Patients should consult with their healthcare provider before taking ibuprofen with CBD.
Should I take CBD with warfarin?
Warfarin, also known under the brand name Coumadin, is an anticoagulant (blood thinner) medication used to prevent the formation of harmful blood clots that could potentially cause heart attacks or strokes. Warfarin’s risks include severe bleeding, headaches, swelling, or sudden pain in extremities.
In 2017, researchers at the University of Alabama, Birmingham, conducted a study published in Epilepsy & Behavior Case Reports which showed that CBD increases the effects of drugs used for blood-thinning by slowing down how the body metabolizes warfarin and prolonging its presence in the system. By increasing the duration of warfarin’s presence in the body, CBD could potentially exacerbate some of the associated risks.
Patients taking generic warfarin or Coumadin should consult their healthcare provider for individualized information and get blood tests before beginning a CBD regimen.
Should I take CBD with thyroid medication?
Thyroid medication is used to treat thyroid disorders, most commonly hypothyroidism (an underactive thyroid) via thyroid hormone replacement, and hyperthyroidism (an overactive thyroid) via anti-thyroid medication. Different medications achieve these objectives through different pathways in the body. Side effects of thyroid hormone replacement therapies include chest pain, anxiety, headaches, and vomiting. While rare, anti-thyroid medication side effects can include rash, itching, fever, aches, and headaches.
Little research studying interactions between CBD and common thyroid hormone replacement and anti-thyroid medications currently exists. Patients taking thyroid medication who want to try CBD should consult with their physician.
Should I take CBD with Eliquis?
Eliquis (generically called apixaban) is a blood thinner used to lower the risk of stroke or a blood clot in veins, the heart, the lungs, and the legs following knee or hip replacement surgery. Eliquis increases the risk of severe bleeding, and patients taking Eliquis are typically prescribed precise dosages by their doctor.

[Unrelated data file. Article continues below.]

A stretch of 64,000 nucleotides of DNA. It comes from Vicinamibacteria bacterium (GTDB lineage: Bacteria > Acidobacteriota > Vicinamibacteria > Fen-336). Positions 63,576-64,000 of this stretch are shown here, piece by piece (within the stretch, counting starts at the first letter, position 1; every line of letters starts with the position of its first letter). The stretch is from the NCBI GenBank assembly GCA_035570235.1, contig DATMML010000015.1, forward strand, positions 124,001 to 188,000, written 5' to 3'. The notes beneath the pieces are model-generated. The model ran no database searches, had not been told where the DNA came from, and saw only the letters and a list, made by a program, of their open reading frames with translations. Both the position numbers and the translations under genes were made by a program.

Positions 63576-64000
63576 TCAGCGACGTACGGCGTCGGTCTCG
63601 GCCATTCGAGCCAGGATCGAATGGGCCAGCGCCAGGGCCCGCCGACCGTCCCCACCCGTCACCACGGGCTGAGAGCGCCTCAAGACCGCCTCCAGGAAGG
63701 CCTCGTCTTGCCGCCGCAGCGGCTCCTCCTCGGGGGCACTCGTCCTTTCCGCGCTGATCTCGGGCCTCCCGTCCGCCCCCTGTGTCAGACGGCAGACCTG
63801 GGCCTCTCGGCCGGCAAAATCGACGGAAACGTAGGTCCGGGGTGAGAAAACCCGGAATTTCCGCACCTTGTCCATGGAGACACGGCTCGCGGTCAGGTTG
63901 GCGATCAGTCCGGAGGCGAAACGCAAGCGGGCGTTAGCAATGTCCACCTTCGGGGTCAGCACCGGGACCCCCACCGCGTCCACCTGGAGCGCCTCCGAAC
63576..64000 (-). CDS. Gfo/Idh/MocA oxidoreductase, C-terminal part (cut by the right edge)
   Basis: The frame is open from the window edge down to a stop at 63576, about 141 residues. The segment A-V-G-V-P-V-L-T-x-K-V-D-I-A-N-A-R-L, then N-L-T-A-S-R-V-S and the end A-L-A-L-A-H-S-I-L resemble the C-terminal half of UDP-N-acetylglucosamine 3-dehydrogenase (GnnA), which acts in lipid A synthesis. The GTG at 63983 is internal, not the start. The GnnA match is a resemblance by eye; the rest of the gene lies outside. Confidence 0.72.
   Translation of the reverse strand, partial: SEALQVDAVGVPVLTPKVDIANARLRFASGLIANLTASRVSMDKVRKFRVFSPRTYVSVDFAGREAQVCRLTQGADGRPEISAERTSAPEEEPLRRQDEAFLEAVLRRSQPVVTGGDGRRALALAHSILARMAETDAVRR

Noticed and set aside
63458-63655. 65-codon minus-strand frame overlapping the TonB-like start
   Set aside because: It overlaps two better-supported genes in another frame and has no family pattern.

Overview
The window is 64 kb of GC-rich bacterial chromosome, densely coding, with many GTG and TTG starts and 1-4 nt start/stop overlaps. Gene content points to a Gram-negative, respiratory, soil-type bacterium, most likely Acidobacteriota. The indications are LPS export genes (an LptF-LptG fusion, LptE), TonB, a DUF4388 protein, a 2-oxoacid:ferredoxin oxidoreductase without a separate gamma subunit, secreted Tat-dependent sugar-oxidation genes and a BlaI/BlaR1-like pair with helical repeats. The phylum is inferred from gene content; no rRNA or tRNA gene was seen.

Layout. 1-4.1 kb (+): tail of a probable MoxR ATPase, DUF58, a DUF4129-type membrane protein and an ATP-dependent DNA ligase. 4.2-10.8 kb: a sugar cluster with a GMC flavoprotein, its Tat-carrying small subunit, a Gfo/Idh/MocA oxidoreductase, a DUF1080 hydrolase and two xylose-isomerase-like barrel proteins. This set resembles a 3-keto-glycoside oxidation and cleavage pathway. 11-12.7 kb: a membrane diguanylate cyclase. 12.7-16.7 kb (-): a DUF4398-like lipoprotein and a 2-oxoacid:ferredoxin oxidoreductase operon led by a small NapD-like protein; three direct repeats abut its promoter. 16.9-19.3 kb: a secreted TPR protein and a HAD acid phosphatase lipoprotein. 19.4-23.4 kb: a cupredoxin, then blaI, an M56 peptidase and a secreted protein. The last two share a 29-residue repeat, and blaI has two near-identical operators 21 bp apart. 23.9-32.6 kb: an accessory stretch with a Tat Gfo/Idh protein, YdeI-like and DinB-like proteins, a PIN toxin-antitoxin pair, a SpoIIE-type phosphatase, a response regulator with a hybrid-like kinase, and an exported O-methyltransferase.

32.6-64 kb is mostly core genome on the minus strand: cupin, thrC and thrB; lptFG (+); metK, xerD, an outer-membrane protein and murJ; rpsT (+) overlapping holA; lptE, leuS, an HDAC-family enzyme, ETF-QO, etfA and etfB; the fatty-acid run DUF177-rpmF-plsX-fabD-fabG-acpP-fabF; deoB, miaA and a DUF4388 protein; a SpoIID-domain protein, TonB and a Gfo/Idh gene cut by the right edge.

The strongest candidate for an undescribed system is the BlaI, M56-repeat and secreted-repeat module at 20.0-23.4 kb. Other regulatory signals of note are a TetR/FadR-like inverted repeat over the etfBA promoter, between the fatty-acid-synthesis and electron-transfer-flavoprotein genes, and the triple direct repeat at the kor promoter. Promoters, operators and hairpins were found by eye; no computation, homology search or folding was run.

CYP proteins process Eliquis in the liver, the same proteins on which CBD acts to delay metabolization. This process could cause an overdose of Eliquis’ chemicals in the body and a high risk of severe bleeding.
Patients taking Eliquis should speak to their doctor before using CBD products.
Should I take CBD with Plavix?
Plavix is the brand name of the drug clopidogrel, frequently prescribed for patients who have had or are likely to have a heart attack. The drug works by blocking blood platelets from forming clots in arteries near the heart.
According to a 2011 study published in the journal Life Sciences, it is possible that CBD has an inhibitory effect on CYP2C19, the enzyme that metabolizes Plavix. This could cause Plavix to remain longer in the body and weaken its overall effects. Further research is required to determine whether this could lower Plavix’s effectiveness in preventing heart attacks.
Patients using Plavix or clopidogrel should consult their physicians as to whether they should use CBD.
Should I take CBD with Tylenol?
Acetaminophen, the generic name for Tylenol, is a common drug used for pain and fever relief. Acetaminophen carries a risk of liver damage and disease, with side effects including nausea, headaches, and insomnia.
Acetaminophen and CBD both are metabolized by CYP450, which lowers the effectiveness of both chemicals as they’re processed in the body. One controversial 2019 study, conducted by the University of Arkansas on mice and published in the journal Molecules, claimed that high doses of CBD contributed to liver toxicity, which could compound acetaminophen’s liver damage potential. However, the study’s authors have been accused of cherry-picking research and designing experiments to showcase potential CBD toxicity. The one study they cited with human test subjects did not show liver toxicity from CBD.
More research is required to confirm potential interactions between CBD and acetaminophen. Patients looking to take both simultaneously should consult their physician.
Should I take CBD with metoprolol?